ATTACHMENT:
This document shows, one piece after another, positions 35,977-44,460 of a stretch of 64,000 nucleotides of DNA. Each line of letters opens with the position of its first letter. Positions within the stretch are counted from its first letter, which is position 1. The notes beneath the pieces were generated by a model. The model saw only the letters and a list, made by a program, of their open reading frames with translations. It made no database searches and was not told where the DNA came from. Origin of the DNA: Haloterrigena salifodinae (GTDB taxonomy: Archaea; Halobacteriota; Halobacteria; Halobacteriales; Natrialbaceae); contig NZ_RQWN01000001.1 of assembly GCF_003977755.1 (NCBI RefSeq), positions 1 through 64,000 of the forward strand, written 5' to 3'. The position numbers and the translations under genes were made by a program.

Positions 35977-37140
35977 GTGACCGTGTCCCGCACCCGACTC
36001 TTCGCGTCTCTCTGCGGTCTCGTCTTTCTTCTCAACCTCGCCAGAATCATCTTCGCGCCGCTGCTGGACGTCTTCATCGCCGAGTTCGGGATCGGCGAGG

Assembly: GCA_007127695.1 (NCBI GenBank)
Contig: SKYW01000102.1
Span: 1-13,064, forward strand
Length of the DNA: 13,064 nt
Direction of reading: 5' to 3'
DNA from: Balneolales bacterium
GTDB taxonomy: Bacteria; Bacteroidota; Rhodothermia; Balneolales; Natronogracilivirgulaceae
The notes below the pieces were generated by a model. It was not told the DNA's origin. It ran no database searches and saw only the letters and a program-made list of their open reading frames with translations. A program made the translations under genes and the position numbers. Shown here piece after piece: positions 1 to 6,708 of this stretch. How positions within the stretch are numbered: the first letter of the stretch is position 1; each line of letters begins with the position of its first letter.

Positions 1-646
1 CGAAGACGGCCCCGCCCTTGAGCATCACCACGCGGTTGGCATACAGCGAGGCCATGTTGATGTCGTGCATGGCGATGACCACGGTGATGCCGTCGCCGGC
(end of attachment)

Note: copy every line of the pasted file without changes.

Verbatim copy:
This document shows, one piece after another, positions 35,977-44,460 of a stretch of 64,000 nucleotides of DNA. Each line of letters opens with the position of its first letter. Positions within the stretch are counted from its first letter, which is position 1. The notes beneath the pieces were generated by a model. The model saw only the letters and a list, made by a program, of their open reading frames with translations. It made no database searches and was not told where the DNA came from. Origin of the DNA: Haloterrigena salifodinae (GTDB taxonomy: Archaea; Halobacteriota; Halobacteria; Halobacteriales; Natrialbaceae); contig NZ_RQWN01000001.1 of assembly GCF_003977755.1 (NCBI RefSeq), positions 1 through 64,000 of the forward strand, written 5' to 3'. The position numbers and the translations under genes were made by a program.

Positions 35977-37140
35977 GTGACCGTGTCCCGCACCCGACTC
36001 TTCGCGTCTCTCTGCGGTCTCGTCTTTCTTCTCAACCTCGCCAGAATCATCTTCGCGCCGCTGCTGGACGTCTTCATCGCCGAGTTCGGGATCGGCGAGG

Assembly: GCA_007127695.1 (NCBI GenBank)
Contig: SKYW01000102.1
Span: 1-13,064, forward strand
Length of the DNA: 13,064 nt
Direction of reading: 5' to 3'
DNA from: Balneolales bacterium
GTDB taxonomy: Bacteria; Bacteroidota; Rhodothermia; Balneolales; Natronogracilivirgulaceae
The notes below the pieces were generated by a model. It was not told the DNA's origin. It ran no database searches and saw only the letters and a program-made list of their open reading frames with translations. A program made the translations under genes and the position numbers. Shown here piece after piece: positions 1 to 6,708 of this stretch. How positions within the stretch are numbered: the first letter of the stretch is position 1; each line of letters begins with the position of its first letter.

Positions 1-646
1 CGAAGACGGCCCCGCCCTTGAGCATCACCACGCGGTTGGCATACAGCGAGGCCATGTTGATGTCGTGCATGGCGATGACCACGGTGATGCCGTCGCCGGC